Wednesday, May 27, 2009

Common Cause
in Wisconsin
Legislative Testimony

Testimony of Jay Heck, Executive Director
Common Cause in Wisconsin

In Support of

Senate Bill 40/Assembly Bill 65
State Supreme Court Election Financing


Senate Bill 43/Assembly Bill 63
Disclosure and Regulation of Campaign Communications
Masquerading as Issue Advocacy

Before the Assembly Committee on Campaigns and Elections
and the Senate Committee on Judiciary, Corrections, Insurance
Campaign Finance Reform and Housing

May 27, 2009

Representative Smith, Senator Taylor and Members of Both Committees:

This public hearing today is historic because it is the first time both chambers of the Wisconsin Legislature have taken a significant step forward toward accomplishing the long and needed task of reforming and making effective again, Wisconsin’s campaign finance law -- which has been deteriorating and spiraling downward, out of control in almost virtual freefall -- since at least the mid 1980’s. Not even the Legislative Caucus Scandal in 2002, which brought down the top leaders of both legislative chambers in both political parties for felony misconduct in public office related to illegal campaign fund raising, was enough to bring about much needed campaign finance reform. But now, finally, I am encouraged that this long-needed reform can and will happen and today is the first big step forward in restoring citizen trust in what used to be the cleanest and most trusted state government in the nation.

The hearing today on two extremely significant and important campaign finance measures follows in the wake of the most negative, expensive, demoralizing and special interest money-tainted election for Governor--in 2006-- in Wisconsin’s history. That was followed, almost without pause, by the two most negative, expensive, demoralizing and special interest money-tainted elections for seats on the State Supreme Court--in 2007 and 2008. The Supreme Court election earlier this year, while not in the same category in terms of spending and negativity as the previous two, is likely just a brief respite and absent reform, the next one in 2010 is likely to be a replay of 2007 and 2008.

Common Cause in Wisconsin strongly supports both campaign finance reform measures being considered by these two committees today. We have long supported the so-called “Impartial Justice” legislation -- Senate Bill 40 and Assembly Bill 65 -- that would provide one hundred percent public financing for candidates for the Wisconsin Supreme Court who agree to limit their campaign spending to $400,000. Obviously, after the horrendous $6 million or more spent on the Ziegler-Clifford election in 2007 and the Gableman-Butler election in 2008 -- most of it undisclosed and unregulated money -- a dramatic alternative to the current system of financing State Supreme Court elections is needed in Wisconsin before the next one occurs. Enactment of SB 40/AB 65 will provide a new, much cleaner and better way to finance such races. I will leave it to others to talk more about the need for this legislation. I will say that the funding mechanism in these measures is excellent and we support it. But we also stand by, ready and willing, to explore other funding mechanisms and indeed, we believe that public financing of elections ought to rely on several different sources for funding so that in times of economic distress and budget deficits, such as the current one, public financing can stand a better chance of surviving. If funding is provided by several different sources of revenue -- such as the current one hundred percent public financing system in place in North Carolina -- then it will be stronger.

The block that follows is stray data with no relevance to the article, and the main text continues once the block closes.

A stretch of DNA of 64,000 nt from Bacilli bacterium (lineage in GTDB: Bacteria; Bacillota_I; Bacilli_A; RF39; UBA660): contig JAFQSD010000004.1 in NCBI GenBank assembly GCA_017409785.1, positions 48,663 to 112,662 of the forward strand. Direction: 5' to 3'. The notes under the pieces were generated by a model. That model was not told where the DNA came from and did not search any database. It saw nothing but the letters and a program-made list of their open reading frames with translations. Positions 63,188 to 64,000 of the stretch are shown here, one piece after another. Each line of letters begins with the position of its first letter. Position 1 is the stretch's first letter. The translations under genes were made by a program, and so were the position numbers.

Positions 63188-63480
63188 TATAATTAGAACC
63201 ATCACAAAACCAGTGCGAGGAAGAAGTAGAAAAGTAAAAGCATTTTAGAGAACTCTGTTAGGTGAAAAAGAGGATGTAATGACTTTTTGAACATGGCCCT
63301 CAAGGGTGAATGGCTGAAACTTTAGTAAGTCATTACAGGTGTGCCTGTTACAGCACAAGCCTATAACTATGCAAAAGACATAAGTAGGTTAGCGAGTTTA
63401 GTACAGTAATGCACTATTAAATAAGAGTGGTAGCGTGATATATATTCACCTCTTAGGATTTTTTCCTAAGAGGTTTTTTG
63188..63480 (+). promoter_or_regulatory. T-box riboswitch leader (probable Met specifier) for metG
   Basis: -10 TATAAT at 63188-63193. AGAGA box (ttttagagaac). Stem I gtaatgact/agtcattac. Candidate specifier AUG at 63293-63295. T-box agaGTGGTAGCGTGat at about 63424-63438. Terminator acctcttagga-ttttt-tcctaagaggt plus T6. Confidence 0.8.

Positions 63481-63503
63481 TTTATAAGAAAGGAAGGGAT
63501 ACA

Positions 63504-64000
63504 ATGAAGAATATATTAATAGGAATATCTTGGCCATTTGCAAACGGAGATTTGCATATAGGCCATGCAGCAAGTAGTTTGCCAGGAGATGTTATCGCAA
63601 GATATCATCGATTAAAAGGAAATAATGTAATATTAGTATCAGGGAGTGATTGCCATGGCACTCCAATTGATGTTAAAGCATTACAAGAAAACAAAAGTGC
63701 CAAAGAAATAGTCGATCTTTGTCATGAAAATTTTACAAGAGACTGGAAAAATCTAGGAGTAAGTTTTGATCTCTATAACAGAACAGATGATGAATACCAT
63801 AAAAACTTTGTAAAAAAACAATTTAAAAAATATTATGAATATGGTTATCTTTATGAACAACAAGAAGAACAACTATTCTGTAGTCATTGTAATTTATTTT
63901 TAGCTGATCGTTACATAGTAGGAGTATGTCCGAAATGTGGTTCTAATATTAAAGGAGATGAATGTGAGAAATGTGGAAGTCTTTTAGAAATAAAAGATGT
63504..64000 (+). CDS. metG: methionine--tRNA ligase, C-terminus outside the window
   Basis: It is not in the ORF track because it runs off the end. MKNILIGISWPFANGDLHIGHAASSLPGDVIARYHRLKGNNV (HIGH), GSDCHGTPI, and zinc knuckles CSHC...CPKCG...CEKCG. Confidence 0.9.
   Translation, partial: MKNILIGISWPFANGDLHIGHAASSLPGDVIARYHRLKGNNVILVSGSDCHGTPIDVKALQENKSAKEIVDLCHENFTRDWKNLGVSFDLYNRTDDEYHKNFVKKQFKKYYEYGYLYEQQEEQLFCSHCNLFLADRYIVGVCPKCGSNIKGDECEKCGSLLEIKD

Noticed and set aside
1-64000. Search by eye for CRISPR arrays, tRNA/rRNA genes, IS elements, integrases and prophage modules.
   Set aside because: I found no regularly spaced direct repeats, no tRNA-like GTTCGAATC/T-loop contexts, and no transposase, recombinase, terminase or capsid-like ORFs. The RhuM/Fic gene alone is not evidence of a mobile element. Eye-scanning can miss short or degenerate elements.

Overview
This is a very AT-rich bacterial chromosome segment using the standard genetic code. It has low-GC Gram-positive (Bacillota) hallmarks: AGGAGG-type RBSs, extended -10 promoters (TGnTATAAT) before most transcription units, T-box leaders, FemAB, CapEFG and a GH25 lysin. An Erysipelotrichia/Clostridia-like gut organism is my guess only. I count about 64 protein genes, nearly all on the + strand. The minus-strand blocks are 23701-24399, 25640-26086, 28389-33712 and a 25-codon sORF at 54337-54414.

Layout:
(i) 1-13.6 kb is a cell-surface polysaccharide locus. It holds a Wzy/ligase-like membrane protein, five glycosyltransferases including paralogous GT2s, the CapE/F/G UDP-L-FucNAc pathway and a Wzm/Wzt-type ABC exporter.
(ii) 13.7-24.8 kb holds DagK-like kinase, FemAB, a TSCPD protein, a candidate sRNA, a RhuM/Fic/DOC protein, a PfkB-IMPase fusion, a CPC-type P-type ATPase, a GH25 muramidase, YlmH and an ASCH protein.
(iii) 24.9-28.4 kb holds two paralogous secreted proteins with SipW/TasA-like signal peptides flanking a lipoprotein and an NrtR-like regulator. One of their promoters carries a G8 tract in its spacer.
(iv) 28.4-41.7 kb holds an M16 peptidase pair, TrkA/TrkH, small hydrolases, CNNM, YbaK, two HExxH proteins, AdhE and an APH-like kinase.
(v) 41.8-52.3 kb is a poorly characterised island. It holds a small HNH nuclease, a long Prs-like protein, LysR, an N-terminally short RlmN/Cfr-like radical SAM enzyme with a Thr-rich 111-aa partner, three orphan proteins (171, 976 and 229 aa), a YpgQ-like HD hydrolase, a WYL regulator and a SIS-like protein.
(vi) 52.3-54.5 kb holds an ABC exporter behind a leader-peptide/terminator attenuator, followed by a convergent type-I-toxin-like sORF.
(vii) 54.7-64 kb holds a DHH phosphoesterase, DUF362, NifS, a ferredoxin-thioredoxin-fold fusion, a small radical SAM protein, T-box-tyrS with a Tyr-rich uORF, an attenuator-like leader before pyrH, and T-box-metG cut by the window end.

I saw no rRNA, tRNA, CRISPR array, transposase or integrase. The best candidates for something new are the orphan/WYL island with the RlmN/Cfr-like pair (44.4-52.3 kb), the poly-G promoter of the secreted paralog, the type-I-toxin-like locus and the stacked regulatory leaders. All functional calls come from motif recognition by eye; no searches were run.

* * * *

We are equally if not even more concerned -- and have been for more than twelve years – about the disclosure and regulation of the campaign ads masquerading as issue advocacy -- for not just Supreme Court elections — but for all state elections in Wisconsin.

Senate Bill 43 and Assembly Bill 63 have impressive bipartisan and bicameral support and if enacted into law, would close the single largest, gaping loophole in Wisconsin’s loop-hole ridden campaign finance law. It is a measure that has been in the making since 1997 when Common Cause in Wisconsin first proposed a similar version to the old State Elections Board after Wisconsin Manufacturers & Commerce first widely utilized phony issue ads to attack incumbent Democratic legislators. Now, as the utilization of phony issue ads has become the common practice of both Republican-leaning and Democratic-leaning outside special interest groups, it should be an absolute no-brainer for Democrats and Republicans alike, to embrace and support this measure. Furthermore, it won’t cost a dime to the taxpayers when it is enacted into law. There is no fiscal note and it would not have to clear the Joint Finance Committee. It doesn’t violate the first amendment, it doesn’t stifle free speech, and it doesn’t prevent any group from criticizing the government, as its opponents and critics deceivingly claim. It is constitutional and similar laws at the state and federal level have been upheld by the courts—including the nation’s very highest court -- twice since December of 2003. Indeed, the Chief Justice of the United States Supreme Court, John Roberts, said in June of 2007 that if a so-called issue ad is the "functional equivalent" of a campaign communication then it can and should be subject to regulation and to reporting requirements -- a statement that was roundly condemned by Justice Antonin Scalia who favors no regulations or reporting requirements.